It’s a whole ass mess, and thus far, the Church has been less-than-clear on the implications of these thousands of non-baptisms. For example, in the FAQ published by the Catholic Diocese of Phoenix, here was the answer from Church officials on whether a botched baptism affects the validity of one’s marriage:

“Maybe!”

Here’s a pro-tip for anyone in communications: when the subject is one’s soul, a good bedside manner can go a long way and typically does not conclude flippant waffling.

As a trans woman in a country that has been consumed in recent years by countless bad faith discussions on respecting the authenticity of pronouns—indeed, a national discourse that has not been helped by the callous and irresponsible statements of some Catholic clergy whom seem to be obsessed with invalidating trans and non-binary people—I find this all a bit ironic.

I fully understand how much it hurts, how much one’s happiness and health can be impacted, when the wrong pronouns are used in the eyes of God and the whole world.

I genuinely feel bad for these families who have been impacted and certainly for this priest, who has gone through his own personal hell over all this since it was revealed.

It is very easy for me to understand why all these families would be upset over this, and it costs me absolutely nothing to offer sympathy to them in this situation and acknowledge why this is traumatic for them. And so, I do.

At the same time, I am led to wonder why it is so difficult—and why such a great cost is presumed, despite lack of reasoning to justify the existence of a cost—for the Catholic Church’s leadership to understand the respect and dignity inherent in authentic pronouns for a trans or non-binary person.

In August, the Catholic Diocese of Arlington (Virginia) found time to release a document urging Catholics to refuse acknowledging and using the authentic pronouns of trans and non-binary people because, in the words of Bishop Michael Burbidge, transgender and non-binary people do not exist.

Around the same time, Catholic high schools in Chicago made news for announcing they would not be asking for the preferred pronouns of students, essentially making a commitment to discriminate against trans and non-binary children.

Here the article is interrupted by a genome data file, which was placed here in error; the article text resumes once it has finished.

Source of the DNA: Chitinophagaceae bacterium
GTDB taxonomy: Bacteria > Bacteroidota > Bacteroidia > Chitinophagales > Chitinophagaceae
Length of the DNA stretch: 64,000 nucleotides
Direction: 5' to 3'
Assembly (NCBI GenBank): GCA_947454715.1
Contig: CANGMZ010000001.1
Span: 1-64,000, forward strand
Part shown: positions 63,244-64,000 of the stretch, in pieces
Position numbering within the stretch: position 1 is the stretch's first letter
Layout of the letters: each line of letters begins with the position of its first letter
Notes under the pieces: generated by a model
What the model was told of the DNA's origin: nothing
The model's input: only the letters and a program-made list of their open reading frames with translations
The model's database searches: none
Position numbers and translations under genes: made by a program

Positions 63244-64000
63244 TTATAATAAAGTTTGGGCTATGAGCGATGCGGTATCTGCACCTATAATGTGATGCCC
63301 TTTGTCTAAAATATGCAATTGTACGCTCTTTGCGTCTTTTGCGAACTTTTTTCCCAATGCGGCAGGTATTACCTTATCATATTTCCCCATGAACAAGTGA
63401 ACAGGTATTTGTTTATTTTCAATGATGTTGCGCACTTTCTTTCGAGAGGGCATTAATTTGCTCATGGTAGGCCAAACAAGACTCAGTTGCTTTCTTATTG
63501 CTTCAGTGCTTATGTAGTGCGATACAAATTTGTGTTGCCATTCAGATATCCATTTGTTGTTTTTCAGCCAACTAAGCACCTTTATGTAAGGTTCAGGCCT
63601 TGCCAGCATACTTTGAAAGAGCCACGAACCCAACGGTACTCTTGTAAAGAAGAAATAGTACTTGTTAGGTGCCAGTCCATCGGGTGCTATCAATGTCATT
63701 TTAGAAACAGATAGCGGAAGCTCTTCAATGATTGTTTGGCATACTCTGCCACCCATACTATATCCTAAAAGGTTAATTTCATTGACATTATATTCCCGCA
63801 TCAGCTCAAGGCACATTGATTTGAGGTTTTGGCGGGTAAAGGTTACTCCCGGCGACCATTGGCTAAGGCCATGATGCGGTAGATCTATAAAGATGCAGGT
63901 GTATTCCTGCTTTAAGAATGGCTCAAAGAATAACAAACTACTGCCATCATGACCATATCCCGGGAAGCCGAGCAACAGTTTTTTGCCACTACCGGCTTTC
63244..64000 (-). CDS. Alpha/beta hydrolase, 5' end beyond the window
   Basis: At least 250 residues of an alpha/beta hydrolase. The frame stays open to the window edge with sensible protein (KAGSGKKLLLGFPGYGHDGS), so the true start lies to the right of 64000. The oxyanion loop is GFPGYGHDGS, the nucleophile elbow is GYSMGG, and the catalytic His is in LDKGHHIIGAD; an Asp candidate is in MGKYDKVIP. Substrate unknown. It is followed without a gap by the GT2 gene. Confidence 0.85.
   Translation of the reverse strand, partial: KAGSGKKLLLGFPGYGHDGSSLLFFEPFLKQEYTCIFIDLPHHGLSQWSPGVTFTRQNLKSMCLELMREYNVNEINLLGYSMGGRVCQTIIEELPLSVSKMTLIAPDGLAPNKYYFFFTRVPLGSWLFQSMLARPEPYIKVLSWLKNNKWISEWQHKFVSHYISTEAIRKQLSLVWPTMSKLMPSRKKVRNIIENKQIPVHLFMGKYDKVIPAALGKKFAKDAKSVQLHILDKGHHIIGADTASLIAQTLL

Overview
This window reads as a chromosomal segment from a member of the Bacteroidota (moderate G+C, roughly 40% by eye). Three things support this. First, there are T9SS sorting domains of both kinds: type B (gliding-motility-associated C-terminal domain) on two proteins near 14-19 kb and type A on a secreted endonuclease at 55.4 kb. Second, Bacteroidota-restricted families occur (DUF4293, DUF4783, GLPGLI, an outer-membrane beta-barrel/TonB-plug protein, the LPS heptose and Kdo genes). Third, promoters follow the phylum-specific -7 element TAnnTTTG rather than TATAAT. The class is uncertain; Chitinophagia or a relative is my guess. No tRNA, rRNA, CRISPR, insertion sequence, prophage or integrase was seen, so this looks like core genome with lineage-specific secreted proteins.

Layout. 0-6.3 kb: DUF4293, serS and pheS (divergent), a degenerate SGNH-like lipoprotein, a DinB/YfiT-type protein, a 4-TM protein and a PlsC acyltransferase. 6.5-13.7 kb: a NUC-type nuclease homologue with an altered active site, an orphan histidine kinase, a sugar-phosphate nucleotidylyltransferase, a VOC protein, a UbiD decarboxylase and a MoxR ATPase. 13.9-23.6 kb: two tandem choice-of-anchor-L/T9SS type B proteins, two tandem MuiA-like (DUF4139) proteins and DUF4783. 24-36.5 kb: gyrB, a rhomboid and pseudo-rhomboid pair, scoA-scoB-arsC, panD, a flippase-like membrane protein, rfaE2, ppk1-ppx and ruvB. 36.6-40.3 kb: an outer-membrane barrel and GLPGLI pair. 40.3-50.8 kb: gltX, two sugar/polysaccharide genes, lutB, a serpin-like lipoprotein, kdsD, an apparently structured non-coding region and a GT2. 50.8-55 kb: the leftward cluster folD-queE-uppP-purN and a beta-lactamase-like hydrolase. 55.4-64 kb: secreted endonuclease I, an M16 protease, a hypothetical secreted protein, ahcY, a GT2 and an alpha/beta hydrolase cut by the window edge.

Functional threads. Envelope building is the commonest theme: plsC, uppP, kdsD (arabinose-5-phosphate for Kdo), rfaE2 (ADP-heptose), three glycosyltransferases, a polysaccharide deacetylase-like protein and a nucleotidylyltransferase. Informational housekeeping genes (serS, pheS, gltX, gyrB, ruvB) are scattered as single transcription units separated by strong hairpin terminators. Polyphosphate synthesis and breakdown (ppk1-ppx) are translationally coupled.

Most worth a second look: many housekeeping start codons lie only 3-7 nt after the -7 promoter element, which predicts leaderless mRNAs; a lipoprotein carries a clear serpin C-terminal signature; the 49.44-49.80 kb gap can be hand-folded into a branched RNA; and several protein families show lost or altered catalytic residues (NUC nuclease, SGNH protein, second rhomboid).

There are many more of these, of course, and along with them no shortage of op-eds and social media rants from prominent conservative Catholics who have kept a steady drumbeat of transphobia in recent years.

And yet, here’s an interesting plot twist: although the Vatican has released anti-trans guidance on the validity of the trans and non-binary community, it has not yet ordered Catholic institutions to reject authentic pronouns for trans and non-binary people. In fact, some Catholic institutions appropriately accommodate authentic pronouns.

This means that of all the issues to which Catholic leadership could dedicate time and energy, there are some Catholic leaders who are going out of their way to discriminate against trans and non-binary people, despite it not being a doctrinal imperative.

Including…. the Catholic Diocese of Phoenix, which I was sad to find has issued numerous statements and promoted podcast episodes (yes, podcasts) denying the validity of trans and non-binary people and rejecting respect for us in the public square.

Where do I find the capacity for empathy for people who clearly have no empathy for people like me?

I turn to Christ, who was asked what is God’s greatest commandment and answered with a principle echoed throughout Scripture:

“‘Love the Lord your God with all your heart and with all your soul and with all your mind.’ This is the first and greatest commandment. And the second is like it: ‘Love your neighbor as yourself.’ All the Law and the Prophets hang on these two commandments.”

I can only hope the Diocese of Phoenix, in the midst of fixing this mess and invalidating trans folks in their spare moments, can find the time to read that.